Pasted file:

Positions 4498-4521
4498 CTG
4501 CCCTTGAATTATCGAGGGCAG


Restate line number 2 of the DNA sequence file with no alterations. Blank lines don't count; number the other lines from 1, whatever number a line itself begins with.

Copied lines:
4498 CTG